Latest results for the Housing Affordability Measure (HAM)

What is the Housing Affordability Measure for potential first home buyers?
What is the Housing Affordability Measure for renters?

 National

[images] National results graph

Figure 1: Share of first home buyer (HAM Buy) and renter (HAM Rent) households with below average income after housing costs, national-level (March 2003 to March 2017)

At a national level, the share of potential first home buyer households with below average incomes after housing costs increased from 77% in March 2016 to 80% in March 2017.

Nationally, the share of renter households with below average incomes after housing costs remained unchanged at 61% between March 2016 and March 2017.

Auckland City

[image] Auckland results graph

Figure 2: Share of potential first home buyer (HAM Buy) and renter (HAM Rent) households with below average incomes after housing costs, Auckland City (March 2003 to March 2017)

The share of potential first home buyer households in Auckland City with below average incomes after housing costs increased from 83% in March 2016 to 84% in March 2017.

The share of renter households in Auckland City with below average incomes after housing costs decreased from 55% in March 2016 to 54% in March 2017.

Christchurch City

[image] Christchurch results graph

Figure 3: Share of potential first home buyer (HAM Buy) and renter (HAM Rent) households with below average incomes after housing costs, Christchurch City (March 2003 to March 2017)

The share of potential first home buyer households in Christchurch City with below average incomes after housings costs increased from 72% in March 2016 to 74% in March 2017.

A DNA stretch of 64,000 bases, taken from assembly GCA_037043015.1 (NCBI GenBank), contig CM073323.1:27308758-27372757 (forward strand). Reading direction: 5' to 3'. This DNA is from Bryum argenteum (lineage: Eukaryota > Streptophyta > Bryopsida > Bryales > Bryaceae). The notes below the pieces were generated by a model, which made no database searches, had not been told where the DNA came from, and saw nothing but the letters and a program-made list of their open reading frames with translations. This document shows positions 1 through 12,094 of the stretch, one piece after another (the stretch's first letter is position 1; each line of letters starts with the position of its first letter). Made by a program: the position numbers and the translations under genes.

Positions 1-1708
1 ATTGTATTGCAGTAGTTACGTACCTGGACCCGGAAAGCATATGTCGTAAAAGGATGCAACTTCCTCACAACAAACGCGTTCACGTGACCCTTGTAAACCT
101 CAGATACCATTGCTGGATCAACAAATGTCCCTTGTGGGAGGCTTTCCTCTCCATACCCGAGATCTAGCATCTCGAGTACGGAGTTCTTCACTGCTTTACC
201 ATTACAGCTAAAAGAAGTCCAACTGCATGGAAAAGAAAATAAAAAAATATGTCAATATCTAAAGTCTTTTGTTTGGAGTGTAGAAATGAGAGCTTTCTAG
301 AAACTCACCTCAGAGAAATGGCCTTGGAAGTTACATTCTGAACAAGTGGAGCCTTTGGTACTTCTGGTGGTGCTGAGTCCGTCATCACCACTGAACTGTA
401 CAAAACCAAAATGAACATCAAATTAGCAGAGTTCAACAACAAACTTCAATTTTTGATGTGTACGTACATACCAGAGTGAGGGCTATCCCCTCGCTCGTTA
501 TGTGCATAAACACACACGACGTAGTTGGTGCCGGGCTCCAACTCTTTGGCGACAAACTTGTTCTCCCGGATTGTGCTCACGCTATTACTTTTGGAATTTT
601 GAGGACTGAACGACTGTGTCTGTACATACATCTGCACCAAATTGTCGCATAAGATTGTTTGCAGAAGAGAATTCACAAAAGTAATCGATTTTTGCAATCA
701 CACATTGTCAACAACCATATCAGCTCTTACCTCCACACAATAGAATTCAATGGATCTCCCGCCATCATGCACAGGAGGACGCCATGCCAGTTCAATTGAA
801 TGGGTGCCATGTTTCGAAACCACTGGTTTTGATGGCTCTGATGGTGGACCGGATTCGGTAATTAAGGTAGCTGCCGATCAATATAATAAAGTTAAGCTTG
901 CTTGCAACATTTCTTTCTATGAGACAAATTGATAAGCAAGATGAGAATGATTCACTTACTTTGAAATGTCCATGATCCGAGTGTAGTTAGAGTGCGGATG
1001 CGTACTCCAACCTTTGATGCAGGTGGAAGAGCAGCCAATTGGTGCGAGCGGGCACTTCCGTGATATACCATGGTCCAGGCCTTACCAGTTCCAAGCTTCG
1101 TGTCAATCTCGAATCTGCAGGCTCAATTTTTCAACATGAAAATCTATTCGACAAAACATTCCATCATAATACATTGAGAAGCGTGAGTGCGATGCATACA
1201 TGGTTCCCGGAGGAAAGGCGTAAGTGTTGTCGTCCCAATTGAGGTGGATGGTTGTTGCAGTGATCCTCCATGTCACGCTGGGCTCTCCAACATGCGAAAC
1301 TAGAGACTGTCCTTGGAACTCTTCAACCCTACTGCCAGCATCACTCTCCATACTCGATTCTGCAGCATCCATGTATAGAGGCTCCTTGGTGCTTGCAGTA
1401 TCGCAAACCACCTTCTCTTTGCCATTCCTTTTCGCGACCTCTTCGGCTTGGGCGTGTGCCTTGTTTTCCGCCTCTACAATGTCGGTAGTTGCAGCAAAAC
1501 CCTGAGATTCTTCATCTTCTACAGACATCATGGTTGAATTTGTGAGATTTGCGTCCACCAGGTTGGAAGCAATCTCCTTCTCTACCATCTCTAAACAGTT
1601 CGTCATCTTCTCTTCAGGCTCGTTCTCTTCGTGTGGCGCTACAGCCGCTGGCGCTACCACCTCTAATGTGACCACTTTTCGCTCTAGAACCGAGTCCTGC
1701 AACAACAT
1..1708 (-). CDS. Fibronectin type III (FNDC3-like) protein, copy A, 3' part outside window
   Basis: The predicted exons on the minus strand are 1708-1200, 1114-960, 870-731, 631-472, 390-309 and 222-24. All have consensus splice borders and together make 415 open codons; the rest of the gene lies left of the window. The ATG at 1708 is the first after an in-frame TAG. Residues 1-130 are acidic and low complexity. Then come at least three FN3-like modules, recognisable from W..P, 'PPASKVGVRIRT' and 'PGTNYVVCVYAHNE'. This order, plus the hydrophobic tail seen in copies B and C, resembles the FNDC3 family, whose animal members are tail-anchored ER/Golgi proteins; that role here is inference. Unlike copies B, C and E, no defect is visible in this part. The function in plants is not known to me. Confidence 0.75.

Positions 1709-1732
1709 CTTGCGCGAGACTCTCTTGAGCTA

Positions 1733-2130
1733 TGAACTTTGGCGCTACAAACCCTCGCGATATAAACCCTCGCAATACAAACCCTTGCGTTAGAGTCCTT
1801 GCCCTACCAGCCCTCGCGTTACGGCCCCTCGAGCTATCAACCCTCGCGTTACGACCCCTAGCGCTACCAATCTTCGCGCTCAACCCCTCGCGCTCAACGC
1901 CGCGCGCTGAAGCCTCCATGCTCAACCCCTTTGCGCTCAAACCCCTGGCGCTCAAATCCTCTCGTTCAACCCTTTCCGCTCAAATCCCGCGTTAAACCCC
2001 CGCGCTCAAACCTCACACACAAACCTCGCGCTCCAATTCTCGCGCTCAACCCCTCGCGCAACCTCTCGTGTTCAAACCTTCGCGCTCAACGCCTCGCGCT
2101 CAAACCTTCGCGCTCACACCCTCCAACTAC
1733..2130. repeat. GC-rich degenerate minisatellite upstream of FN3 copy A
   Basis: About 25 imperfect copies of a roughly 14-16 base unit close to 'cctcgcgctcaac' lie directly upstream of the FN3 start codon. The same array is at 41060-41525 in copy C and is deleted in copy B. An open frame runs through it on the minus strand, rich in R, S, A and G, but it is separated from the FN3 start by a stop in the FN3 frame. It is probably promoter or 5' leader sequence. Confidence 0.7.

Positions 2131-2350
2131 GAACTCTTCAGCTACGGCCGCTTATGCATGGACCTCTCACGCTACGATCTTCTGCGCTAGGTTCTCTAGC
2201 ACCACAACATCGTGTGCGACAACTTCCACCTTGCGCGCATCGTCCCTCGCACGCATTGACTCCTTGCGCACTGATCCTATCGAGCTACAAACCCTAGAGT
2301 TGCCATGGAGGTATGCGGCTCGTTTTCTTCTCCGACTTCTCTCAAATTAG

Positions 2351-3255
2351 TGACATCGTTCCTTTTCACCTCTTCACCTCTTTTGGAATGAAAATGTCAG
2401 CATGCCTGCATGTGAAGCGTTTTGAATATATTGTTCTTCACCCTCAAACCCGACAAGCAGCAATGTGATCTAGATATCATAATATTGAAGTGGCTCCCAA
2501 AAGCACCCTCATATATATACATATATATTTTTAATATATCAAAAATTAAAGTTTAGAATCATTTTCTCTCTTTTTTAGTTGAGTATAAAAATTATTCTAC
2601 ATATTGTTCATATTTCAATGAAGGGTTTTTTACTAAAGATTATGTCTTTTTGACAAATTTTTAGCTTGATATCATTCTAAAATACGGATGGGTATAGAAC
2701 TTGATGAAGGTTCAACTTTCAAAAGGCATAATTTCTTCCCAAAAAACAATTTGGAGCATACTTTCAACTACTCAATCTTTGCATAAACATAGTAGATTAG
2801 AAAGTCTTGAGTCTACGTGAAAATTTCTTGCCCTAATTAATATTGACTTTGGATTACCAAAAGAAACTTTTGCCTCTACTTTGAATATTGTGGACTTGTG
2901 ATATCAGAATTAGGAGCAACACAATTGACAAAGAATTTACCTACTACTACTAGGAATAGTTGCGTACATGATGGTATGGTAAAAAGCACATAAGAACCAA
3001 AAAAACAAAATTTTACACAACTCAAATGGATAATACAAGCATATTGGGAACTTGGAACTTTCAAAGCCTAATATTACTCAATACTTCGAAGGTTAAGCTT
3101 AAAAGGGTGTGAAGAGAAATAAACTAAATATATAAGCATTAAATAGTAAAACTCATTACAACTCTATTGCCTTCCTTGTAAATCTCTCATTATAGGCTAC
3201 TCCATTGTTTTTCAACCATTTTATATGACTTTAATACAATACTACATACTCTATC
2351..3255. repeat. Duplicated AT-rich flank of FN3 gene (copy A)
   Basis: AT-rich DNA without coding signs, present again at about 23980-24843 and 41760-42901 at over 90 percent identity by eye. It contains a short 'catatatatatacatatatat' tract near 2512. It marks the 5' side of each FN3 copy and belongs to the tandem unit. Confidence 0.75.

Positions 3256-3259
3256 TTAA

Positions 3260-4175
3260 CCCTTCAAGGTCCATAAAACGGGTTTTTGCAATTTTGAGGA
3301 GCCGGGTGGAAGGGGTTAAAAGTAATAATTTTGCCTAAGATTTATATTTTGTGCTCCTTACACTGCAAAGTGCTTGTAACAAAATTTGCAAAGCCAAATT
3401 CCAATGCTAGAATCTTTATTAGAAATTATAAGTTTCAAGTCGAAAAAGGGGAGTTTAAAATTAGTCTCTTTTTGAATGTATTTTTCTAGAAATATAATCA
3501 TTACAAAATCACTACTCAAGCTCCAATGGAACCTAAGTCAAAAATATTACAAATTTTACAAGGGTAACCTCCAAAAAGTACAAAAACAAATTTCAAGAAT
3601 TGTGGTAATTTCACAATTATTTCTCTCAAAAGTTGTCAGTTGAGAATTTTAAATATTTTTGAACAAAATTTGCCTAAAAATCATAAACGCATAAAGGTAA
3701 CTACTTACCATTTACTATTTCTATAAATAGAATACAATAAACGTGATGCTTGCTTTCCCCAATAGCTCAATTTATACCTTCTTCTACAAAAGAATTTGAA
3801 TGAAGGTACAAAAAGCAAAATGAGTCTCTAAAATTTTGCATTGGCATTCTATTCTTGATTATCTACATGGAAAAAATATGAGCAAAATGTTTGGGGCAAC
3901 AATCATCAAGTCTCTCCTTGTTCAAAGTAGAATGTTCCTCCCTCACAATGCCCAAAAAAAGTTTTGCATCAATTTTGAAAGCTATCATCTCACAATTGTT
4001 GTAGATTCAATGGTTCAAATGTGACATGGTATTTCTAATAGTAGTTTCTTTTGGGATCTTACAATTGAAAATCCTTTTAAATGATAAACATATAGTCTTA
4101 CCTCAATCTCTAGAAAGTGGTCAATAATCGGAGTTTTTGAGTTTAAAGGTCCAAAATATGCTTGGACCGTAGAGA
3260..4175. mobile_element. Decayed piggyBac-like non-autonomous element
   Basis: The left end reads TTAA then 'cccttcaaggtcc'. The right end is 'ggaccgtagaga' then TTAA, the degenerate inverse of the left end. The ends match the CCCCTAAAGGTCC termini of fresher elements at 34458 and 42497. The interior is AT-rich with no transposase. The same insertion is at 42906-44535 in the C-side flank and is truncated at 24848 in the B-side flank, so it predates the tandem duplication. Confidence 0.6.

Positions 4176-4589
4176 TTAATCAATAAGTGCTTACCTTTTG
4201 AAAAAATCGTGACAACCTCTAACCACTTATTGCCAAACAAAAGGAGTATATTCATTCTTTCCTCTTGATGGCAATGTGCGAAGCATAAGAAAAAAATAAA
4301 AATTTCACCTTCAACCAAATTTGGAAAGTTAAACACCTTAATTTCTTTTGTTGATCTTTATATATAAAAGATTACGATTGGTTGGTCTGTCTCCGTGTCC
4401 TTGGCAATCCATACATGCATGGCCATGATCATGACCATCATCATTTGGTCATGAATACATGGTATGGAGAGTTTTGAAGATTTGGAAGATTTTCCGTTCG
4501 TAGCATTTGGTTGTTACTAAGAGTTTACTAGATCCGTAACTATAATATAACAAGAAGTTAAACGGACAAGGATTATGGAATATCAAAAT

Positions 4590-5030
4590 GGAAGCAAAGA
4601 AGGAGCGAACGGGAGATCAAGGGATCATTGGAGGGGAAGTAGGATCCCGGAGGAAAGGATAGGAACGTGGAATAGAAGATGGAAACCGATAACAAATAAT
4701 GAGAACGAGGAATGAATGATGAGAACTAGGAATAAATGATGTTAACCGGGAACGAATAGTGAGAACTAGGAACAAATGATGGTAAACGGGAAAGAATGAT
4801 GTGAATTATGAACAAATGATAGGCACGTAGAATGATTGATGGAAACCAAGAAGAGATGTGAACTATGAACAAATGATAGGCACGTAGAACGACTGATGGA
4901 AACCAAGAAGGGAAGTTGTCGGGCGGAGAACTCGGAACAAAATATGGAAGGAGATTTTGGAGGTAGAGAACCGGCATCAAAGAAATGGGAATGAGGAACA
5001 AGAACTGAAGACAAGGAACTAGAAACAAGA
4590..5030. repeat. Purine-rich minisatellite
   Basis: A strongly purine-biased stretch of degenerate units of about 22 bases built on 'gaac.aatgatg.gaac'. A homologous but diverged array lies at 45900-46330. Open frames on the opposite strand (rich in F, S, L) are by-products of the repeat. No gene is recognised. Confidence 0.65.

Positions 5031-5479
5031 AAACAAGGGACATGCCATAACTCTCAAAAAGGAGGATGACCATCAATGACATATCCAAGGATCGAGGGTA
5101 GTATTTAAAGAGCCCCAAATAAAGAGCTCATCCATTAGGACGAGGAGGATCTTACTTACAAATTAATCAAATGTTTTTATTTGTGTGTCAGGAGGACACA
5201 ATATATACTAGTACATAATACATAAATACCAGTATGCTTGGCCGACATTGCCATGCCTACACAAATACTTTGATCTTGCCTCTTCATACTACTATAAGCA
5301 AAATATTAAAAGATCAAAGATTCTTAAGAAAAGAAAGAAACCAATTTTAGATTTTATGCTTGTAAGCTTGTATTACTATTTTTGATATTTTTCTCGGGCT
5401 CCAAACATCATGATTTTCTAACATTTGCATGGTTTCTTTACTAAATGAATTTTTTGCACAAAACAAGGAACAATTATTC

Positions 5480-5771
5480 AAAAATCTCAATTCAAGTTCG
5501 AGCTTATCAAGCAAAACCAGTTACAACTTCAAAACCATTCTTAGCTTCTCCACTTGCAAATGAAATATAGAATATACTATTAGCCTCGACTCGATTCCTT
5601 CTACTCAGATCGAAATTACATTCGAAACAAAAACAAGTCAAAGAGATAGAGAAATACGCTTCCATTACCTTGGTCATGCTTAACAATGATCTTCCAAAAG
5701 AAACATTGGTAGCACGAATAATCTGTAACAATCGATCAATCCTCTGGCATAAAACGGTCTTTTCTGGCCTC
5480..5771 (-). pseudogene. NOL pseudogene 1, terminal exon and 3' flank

The share of renter households in Christchurch City with below average incomes after housing costs increased from 54% to 56% between March 2016 and March 2017.

Wellington City

[image] Wellington results graph

Figure 4: Share of potential first home buyer (HAM Buy) and renter (HAM Rent) households with below average incomes after housing costs, Wellington City (March 2003 to March 2017)

The share of potential first home buyer households in Wellington City with below average incomes after housing costs increased from 58% in March 2016 to 63% in March 2017.

The share of renter households in Wellington City with below average incomes after housing costs remained unchanged at 44% between March 2016 and March 2017.

What does the HAM measure?

The HAM does not set a level at which housing is or is not affordable. Determining affordability depends on each household’s circumstances and expectations of what qualifies as a socially accepted standard of living. This is a challenge common to all efforts at measuring material hardship1.

The HAM uses household-level data to compare the income after housing costs of renters and potential first home buyers to income after housing costs for the average New Zealand household in June 2013.

In dollar amounts, income after housing costs for the average New Zealand household is $662 per week for a one-person household. This amount is adjusted for household size. The more people that live in a household, the more income it must have left after housing costs in order to have a comparable standard of living. The following table summarises how much income after housing costs the average household has in different situations, both in weekly and annual terms:

Household Weekly income after housing costs Annual income after housing costs
Single adult $662 $34,436
Single parent, one child $861 $44,766
Single parent, two children $1,060 $55,097
 
Couple, no children $993 $51,654
Couple, one child $1,192 $61,984
Couple, two children $1,391 $72,315
 
Each extra adult +$331 +$17,218
Each extra child +$199 +$10,331

Definition of average income after housing costs, by household type

These values are also adjusted for inflation. The above values apply for June 2013 – to determine the values for other time periods, you can use the Reserve Bank’s Inflation Calculator.

Files for download

 

1 A useful discussion of the issues with measuring material hardship can be found in Appendix 6 of Household Incomes in New Zealand: trends in indicators of inequality and hardship 1982 to 2015 by the Ministry of Social Development.